Editorial: Court ruling affirms gun rights, ensures legal battles

Staff Writer
Mount Shasta Herald

Anyone who thinks the Supreme Court’s decision on gun rights this week was an exercise for constitutional scholars — and nothing more — didn’t catch what happened with the stock of gun manufacturers Smith & Wesson and Sturm, Ruger. Like a trigger had been squeezed, their stock went up on a day other stocks went down.

The justices’ 5-4 decision was a landmark one, establishing clearly that the Second Amendment right to keep and bear arms is not a lesser right among others in the Bill of Rights, such as freedom of speech. But gun control is not a dead issue.

While the city of Chicago’s ban on handguns was struck down, justices did not strike down all reasonable limits on gun use and ownership. Like in a 2008 decision overturning a Washington, D.C., handgun ban, the court allowed that governments have a right to protect public safety, especially when guns are used outside the home.

In fact, Chicago is rewriting its law right now, and could establish a database for all guns sold in the city or limit the number of handguns an individual can possess. State prohibitions on concealed weapons are not a slam-dunk for overturning either. And no one is challenging the role of the ATF in cracking down on the illegal sale and trade of firearms.

Sorting out how much state and federal regulation is too much — and what constitutes an unreasonable limit on a federal protection — will be messy and protracted. As Justice John Paul Stevens wrote in his dissent, “Today’s decision invites an avalanche of litigation that could mire the federal courts in fine-grained determinations about which state and local regulations survive.”

We urge people who would defend or enact sensible gun laws not to give up the fight. This Editorial Board continues to support reasonable restrictions on gun ownership and use, such as requiring training and registration. As we said in 2008 in opposing concealed carry, we hate the notion of creating a Wild West on our streets, which are already mean enough.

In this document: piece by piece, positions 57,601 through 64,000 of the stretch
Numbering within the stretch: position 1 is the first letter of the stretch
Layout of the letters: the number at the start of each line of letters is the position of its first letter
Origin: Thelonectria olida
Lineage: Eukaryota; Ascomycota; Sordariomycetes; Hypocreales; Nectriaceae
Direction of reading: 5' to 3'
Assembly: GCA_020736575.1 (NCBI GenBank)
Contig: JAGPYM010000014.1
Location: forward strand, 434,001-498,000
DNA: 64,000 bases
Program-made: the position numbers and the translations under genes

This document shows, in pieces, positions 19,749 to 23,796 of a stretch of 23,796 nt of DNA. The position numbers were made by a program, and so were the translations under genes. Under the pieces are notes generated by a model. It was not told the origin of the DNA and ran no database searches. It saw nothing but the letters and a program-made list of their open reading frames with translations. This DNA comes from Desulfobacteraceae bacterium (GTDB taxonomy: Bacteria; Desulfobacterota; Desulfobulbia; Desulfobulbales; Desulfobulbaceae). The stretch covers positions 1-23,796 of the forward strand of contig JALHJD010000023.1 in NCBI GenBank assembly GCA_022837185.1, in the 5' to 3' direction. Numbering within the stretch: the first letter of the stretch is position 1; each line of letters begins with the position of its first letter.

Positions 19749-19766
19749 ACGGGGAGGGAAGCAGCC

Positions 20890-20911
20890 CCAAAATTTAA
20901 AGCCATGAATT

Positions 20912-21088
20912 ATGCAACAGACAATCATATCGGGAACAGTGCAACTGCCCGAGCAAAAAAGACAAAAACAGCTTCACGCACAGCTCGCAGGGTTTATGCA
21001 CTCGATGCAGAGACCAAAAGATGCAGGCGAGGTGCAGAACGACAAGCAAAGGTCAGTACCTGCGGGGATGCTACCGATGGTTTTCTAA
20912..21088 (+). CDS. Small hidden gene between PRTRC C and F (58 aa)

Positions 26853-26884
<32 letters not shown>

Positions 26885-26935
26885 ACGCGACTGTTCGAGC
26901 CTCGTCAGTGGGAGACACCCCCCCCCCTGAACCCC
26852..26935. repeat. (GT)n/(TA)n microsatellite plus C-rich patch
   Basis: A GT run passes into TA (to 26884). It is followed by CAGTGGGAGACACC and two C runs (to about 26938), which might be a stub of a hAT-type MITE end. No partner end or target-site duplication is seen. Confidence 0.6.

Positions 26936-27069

We don’t buy into the idea that, as some proponents of concealed carry say, “The only thing that stops a bad guy with a gun is a good guy with a gun.”

The justices more or less acknowledged the fact that with more guns comes more violence. Chicago has seen 1,000 fewer homicides since its law was enacted in 1983. Many of the fatalities avoided were in the home among family members.

The allure of using a weapon for self-defense in the sanctity of one’s home often morphs into the ugly reality of a weapon being used in a split second for suicide or violence against a spouse.

The Brady Campaign to Prevent Gun Violence says that, in one year, more than 100,000 people in America are shot in murders, assaults, suicides, accidents or police intervention. Most Americans are in the middle in this debate. They don’t see everyone who owns a firearm as a gun nut. They don’t see every restriction on gun ownership as the end of the republic.

That reasonableness and common sense will arm us well for the court fights that lie ahead.

Rockford Register Star